Self-Determination was the subject of a recent LAJAC Knowledge is Power workshop. Click here to see the video or to download the presentation.

For a list of upcoming community meetings and trainings on Self Determination, click here.


What kind of medical insurance is available? People who receive SSI are usually automatically eligible for Medi-Cal. When a person is found eligible for SSI, he or she will  typically be enrolled in Medi-Cal automatically, and a benefits card will be mailed to his or her home address. Click on the links below for more information about each program.

  • Medi-Cal - California’s Medicaid program provides health care coverage for eligible people with low income or disabilities. Services may be provided to Californians with developmental disabilities based on a federal Medicaid waiver for home and community-based services.
  • Medicare - This federal program provides health insurance for senior citizens who have worked and paid into the system. It also provides health insurance to people over 20 with disabilities who have received SSDI for at least 24 months and/or have certain medical conditions.
  • Cal MediConnect – This is a new health care initiative in California that intends to coordinate state and federal benefits and access to care. People who are eligible for both Medi-Cal and Medicare will automatically be enrolled in this program, which will require all participants to receive benefits through a managed health plan. Participants who do not want to participate in this program will have to actively decline.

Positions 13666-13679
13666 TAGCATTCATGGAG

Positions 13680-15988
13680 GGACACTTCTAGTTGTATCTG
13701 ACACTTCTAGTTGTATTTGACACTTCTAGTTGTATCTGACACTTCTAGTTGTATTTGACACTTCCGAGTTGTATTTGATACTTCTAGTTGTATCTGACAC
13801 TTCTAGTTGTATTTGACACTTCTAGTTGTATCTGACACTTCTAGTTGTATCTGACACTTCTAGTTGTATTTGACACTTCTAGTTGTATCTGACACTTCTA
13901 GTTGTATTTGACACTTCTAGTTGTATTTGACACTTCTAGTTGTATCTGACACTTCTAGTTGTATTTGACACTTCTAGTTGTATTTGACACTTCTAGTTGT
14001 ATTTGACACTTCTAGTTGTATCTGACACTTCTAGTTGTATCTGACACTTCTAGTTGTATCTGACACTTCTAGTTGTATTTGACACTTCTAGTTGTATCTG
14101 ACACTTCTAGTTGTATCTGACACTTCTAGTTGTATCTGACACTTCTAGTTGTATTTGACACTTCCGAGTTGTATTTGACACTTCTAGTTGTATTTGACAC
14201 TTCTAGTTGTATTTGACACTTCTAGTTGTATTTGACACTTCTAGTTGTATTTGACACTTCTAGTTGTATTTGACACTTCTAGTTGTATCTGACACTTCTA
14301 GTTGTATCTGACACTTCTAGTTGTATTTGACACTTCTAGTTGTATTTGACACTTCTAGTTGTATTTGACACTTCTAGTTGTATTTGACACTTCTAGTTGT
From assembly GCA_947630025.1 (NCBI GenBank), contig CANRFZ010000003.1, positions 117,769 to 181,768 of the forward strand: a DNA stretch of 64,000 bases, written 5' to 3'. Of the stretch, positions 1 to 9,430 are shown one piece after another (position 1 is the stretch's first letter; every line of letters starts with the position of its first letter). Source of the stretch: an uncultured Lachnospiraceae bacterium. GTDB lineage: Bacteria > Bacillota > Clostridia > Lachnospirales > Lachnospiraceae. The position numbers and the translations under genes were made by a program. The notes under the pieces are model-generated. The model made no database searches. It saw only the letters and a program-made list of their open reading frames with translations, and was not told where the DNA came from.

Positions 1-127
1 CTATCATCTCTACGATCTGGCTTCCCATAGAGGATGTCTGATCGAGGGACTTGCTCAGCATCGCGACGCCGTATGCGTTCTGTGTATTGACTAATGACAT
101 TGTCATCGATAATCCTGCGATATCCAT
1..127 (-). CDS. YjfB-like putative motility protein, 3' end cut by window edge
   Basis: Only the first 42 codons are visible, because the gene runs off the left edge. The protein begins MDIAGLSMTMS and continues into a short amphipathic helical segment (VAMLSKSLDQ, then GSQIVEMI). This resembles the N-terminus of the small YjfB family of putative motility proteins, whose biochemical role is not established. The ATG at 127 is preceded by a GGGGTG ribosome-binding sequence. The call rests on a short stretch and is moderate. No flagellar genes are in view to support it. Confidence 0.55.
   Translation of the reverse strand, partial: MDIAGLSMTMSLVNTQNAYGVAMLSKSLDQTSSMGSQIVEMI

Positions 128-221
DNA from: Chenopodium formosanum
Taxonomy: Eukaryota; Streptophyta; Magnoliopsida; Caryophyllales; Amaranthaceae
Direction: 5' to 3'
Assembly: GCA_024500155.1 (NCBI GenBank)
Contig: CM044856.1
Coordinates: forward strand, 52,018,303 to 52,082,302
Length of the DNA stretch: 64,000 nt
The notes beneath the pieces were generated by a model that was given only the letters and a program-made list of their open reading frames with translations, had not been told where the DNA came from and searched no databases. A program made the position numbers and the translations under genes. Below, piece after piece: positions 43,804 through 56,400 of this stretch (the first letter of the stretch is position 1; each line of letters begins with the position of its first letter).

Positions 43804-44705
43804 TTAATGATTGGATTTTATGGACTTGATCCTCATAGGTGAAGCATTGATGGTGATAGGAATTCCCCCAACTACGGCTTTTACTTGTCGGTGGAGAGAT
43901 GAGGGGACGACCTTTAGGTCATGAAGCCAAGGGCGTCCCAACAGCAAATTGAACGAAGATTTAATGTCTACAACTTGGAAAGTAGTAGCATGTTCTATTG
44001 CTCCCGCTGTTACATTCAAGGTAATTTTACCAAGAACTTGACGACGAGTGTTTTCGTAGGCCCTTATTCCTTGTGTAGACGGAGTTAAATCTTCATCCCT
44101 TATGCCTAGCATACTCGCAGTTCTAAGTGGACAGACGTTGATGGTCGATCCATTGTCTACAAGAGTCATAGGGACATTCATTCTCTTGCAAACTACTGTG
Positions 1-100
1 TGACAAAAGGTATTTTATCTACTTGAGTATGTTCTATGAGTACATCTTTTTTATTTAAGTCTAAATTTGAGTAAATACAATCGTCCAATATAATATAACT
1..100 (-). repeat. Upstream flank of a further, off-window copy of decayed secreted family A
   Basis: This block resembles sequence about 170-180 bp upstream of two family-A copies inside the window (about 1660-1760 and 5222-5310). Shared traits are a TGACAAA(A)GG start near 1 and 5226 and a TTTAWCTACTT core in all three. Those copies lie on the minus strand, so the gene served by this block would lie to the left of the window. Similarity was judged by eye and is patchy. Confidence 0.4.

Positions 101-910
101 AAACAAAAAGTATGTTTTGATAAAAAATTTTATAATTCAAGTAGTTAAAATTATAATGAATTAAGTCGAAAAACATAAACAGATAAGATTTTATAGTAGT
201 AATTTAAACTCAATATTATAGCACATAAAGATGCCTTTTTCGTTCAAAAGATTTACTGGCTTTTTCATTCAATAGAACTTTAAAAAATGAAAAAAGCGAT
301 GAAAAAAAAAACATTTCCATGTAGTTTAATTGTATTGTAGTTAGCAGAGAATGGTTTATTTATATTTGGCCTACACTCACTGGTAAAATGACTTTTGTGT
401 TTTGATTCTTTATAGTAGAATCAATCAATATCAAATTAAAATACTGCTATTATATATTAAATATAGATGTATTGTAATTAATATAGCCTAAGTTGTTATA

• Denti-Cal – Dental services are provided under the Medi-Cal program. Services available vary by county.
  • Medi-Cal Vision – People who are eligible for full-scope Medi-Cal benefits are also eligible for vision coverage.
  • The In-Home Supportive Services (IHSS) program is a component of Medi-Cal that provides in-home services for individuals who might not be able to stay in their homes without support. Examples of IHSS might include: housekeeping, grocery shopping, personal care services (such as toileting or bathing), and protective supervision for the mentally impaired. The services administered are tailored to the needs of each person.

Additional Resources:

  • Centers for Medicare and Medicaid Services: http://www.cms.gov/
  • Each year, Hunger Action LA publishes “The People’s Guide to Welfare, Health & Other Services.” This is a booklet that contains many resources available in the Greater Los Angeles area for those who need assistance. Click here for a link to their website. Please note you will be required to pay $1.25 for a paper copy of the booklet, but you can view it electronically for free.

For more information about community access and/or benefits, click here to be connected with an LAJC Case Manager or Intake Specialist.